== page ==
Small-scale enterprise livelihoods and social capital in eastern Indonesia: Ethnic embeddedness and exclusion

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Oxford, UK: Blackwell Publishing on behalf of the Association of American Geographers


This paper reflects on the importance of social capital for small-scale enterprise livelihoods. At the same time the article also recognizes that in order to fully understand its dynamics we need to be aware of the local sociocultural complexities. This qualitative study was conducted in Eastern Indonesia, and questionnaires were completed by nearly 400 small-scale entrepreneurs. Entrepreneurs depend on informal networks, linkages, and trust relationships for their livelihoods. These dependences show different social capital forms, where people rely on their networks for monetary transactions more than on institutions. Social capital is embedded in local ethnic and social relations more than gender and age. Networks and linkages have both positive and negative effects; what is inclusive for some is also exclusive to others based on ethnicity, migrant status, employment status etc. Findings show that even though bonding social capital is widespread, bridging social capital is less common, and linking social capital is virtually absent. The absence of linking social capital prevents entrepreneurs from even being aware of different types of assistance. This combined with widespread corruption in the city, hinders livelihood progress for many local entrepreneurs.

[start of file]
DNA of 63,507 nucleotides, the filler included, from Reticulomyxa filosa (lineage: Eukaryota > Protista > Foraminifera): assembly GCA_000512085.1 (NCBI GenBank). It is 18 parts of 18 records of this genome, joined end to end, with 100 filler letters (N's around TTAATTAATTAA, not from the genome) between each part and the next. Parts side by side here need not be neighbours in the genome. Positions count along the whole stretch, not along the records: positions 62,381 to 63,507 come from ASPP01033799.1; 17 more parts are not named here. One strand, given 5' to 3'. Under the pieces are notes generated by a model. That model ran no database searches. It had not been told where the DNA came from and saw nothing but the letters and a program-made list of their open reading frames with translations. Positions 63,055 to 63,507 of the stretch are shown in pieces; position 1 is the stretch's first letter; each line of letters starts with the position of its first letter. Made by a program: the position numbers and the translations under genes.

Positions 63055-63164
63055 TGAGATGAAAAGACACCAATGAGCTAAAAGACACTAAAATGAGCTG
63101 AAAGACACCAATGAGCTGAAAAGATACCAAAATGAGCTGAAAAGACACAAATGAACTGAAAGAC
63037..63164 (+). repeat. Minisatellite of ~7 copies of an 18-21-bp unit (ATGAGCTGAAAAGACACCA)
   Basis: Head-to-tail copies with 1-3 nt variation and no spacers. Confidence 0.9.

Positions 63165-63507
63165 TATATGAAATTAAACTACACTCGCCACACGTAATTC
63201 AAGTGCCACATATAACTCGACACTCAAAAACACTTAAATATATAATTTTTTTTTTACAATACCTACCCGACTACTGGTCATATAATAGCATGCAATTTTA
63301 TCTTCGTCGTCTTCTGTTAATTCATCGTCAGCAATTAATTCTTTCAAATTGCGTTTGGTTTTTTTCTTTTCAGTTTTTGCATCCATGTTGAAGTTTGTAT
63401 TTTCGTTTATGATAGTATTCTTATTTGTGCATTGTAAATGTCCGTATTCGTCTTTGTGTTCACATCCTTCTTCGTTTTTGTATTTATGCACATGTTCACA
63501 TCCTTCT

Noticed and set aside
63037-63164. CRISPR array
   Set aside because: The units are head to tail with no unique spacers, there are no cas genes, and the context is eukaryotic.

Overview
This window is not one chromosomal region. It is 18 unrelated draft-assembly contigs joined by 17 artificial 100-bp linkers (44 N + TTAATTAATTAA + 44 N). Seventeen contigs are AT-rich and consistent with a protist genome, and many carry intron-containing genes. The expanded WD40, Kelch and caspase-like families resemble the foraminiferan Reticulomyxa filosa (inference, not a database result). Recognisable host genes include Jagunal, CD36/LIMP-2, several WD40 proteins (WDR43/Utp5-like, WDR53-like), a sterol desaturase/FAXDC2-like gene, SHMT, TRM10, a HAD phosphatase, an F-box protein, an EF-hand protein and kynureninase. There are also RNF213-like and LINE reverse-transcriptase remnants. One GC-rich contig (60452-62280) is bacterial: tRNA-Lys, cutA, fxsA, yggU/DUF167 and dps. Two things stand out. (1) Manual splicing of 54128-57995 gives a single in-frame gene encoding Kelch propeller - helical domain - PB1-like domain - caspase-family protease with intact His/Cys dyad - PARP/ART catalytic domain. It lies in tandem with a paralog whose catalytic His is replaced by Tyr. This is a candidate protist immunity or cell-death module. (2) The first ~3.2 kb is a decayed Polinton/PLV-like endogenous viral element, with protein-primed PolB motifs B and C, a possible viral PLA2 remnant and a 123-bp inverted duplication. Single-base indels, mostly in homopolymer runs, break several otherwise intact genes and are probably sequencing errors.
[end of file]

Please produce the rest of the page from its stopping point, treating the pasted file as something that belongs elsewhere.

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Livelihoods, Social capital, Indonesia, Makassar, Small-scale enterprises, Networks, Methodology


The Professional Geographer 59(4): 407-420